It has been 34 years since Houston Oilers great Earl Campbell won NFL MVP honors as a rookie. It has been 19 years since Joe Theismann won NFL MVP honors as a member of the Washington Redskins. Robert Griffin III has an outside shot at being the first Redskins rookie to be voted NFL MVP.
Standing in Griffin's way of achieving something remarkable are five monumental games and a slew of stiff competition in his fellow players.
To say that Griffin has been electrifying so early in his NFL career is an understatement. His combination of passing acumen, running ability and exceptional veteran calm has forced teams to revise their defensive approaches.
We could sit here for hours and laud RGIII for being a uniquely gifted individual, but there is neither the time nor the space.
Where Griffin has taken the league by storm, his competitors have somehow managed to produce equally impressive seasons.
It seems like just yesterday that Peyton Manning was sidelined for a season and surrounded by doubts that he would ever step foot on a field again, let alone regain his sure-fire Hall of Fame form.
Manning now has the Denver Broncos sitting atop the AFC West at 8-3, and is having one of his best seasons in terms of yards, completion percentage and passer rating.
Given the story of Manning's unexpected return to elite status and his history as one of the game's best, Griffin has to catch fire down the stretch just to keep pace with the seasoned vet.
Luckily, Griffin caught fire out of the bye week, throwing eight touchdowns to just one interception in two games played in the span of five days.
It would be impressive for anyone, but that two-game hot streak doubled his passing touchdown total, and forced him into the MVP discussion in earnest.
Just being in the discussion doesn't help Griffin, because three of his closest competitors, including Manning, are former MVPs.
Aaron Rodgers and Tom Brady are putting together their typical amazing seasons and have their respective teams in the playoffs barring catastrophe. Griffin's recent performances have the Redskins whispering playoff run, but it would likely require running the table to accomplish.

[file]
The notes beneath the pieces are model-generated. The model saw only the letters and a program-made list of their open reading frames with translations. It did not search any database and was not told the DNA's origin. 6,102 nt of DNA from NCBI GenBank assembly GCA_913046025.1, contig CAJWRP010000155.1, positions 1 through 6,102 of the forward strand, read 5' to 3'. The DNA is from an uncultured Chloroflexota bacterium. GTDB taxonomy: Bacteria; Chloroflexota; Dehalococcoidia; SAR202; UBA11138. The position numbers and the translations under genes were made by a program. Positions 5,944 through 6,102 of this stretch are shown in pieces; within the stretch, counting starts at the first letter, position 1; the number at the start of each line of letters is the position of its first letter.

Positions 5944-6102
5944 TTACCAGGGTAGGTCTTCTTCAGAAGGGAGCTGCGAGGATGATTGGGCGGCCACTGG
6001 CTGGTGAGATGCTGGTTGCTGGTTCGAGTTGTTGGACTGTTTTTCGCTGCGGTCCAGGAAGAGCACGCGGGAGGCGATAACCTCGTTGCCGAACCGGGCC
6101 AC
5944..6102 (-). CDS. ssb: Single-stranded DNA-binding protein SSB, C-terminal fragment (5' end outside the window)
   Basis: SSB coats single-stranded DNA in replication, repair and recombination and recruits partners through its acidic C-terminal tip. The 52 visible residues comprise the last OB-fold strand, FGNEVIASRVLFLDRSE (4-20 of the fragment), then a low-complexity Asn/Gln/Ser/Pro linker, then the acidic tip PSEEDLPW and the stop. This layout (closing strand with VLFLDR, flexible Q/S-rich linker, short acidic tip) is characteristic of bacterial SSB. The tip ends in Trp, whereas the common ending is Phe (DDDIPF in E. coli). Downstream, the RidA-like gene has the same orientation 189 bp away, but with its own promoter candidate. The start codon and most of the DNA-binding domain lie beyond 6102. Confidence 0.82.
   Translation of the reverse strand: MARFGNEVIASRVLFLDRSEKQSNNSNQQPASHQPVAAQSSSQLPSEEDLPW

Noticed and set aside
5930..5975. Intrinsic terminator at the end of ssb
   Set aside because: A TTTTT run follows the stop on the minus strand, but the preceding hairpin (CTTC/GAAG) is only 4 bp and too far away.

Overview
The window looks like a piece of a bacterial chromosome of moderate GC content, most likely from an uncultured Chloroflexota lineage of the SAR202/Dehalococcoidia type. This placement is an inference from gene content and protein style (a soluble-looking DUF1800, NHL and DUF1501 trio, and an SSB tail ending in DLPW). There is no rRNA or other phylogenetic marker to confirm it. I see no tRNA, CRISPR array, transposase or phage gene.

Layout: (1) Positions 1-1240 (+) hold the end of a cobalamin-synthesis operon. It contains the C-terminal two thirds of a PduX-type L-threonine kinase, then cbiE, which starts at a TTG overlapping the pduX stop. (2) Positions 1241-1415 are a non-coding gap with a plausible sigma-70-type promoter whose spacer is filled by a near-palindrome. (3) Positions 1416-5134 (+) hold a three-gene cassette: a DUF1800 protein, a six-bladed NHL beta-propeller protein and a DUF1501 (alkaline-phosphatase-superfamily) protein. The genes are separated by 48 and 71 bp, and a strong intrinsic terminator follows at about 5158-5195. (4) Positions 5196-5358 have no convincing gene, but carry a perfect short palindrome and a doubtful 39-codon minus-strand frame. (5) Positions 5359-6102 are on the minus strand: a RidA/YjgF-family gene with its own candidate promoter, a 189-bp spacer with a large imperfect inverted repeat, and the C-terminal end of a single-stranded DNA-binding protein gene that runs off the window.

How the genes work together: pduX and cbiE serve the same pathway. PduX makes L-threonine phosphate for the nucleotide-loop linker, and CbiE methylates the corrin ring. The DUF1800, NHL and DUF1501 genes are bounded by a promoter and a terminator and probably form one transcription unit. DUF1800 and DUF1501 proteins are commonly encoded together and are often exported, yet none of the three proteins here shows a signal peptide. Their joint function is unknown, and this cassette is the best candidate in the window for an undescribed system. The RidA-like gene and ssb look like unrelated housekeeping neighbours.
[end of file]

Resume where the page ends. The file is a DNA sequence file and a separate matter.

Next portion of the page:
As improbable as a playoff run may be from a numbers standpoint, Griffin would receive a colossal boost from such a feat, adding to his rookie legend.
Griffin's legend, already facing stiff competition, would have to contend with Adrian Peterson's comeback story.
Peterson tore his ACL and MCL in a December game against the Redskins, ending his season on injured reserve. Though the injury isn't career-ending in this day and age of medical science, logic dictates that Peterson should have missed some time early this season, or been limited in some way.
Instead, Peterson is leading the NFL with 1,236 rushing yards, 14 rushes of 20 yards or more, while averaging 112.8 yards per game and an astounding 5.8 yards per carry, rivaling some of the best seasons produced by Jim Brown and Gale Sayers.
Peterson, Manning, Rodgers and Brady are a formidable enough group of MVP candidates, but then you have Houston Texans defensive end J.J. Watt.
It isn't often that a defensive player is seriously considered for MVP honors, but Watt has been unstoppable this season, notching 14.5 sacks and leading Houston's top-10 defensive unit.
It helps that the Texans are 10-1, but that just means Watt gets the attention he deserves with his production and consistency.
Griffin doesn't have the luxury of a feel-good story or a winning record to propel him to the front of the line in the MVP voting, but an odds-beating run to the playoffs and a slew of touchdowns would.
At 5-6 with half of their division schedule remaining, the Redskins have no choice but to win out. Those eight touchdowns in two games prove Griffin is capable of shouldering that load where his teammates failed earlier in the season.
The team's record may not reflect it, but the hype surrounding RGIII is real, and warranted by his continuing success and the inability of opposing defenses to figure him out.
He has revitalized a floundering franchise and stirred up playoff conversation, while dazzling defenses and putting on highlight reel performances week in and week out, all as a rookie. If that isn't MVP-worthy, then the criteria are flawed.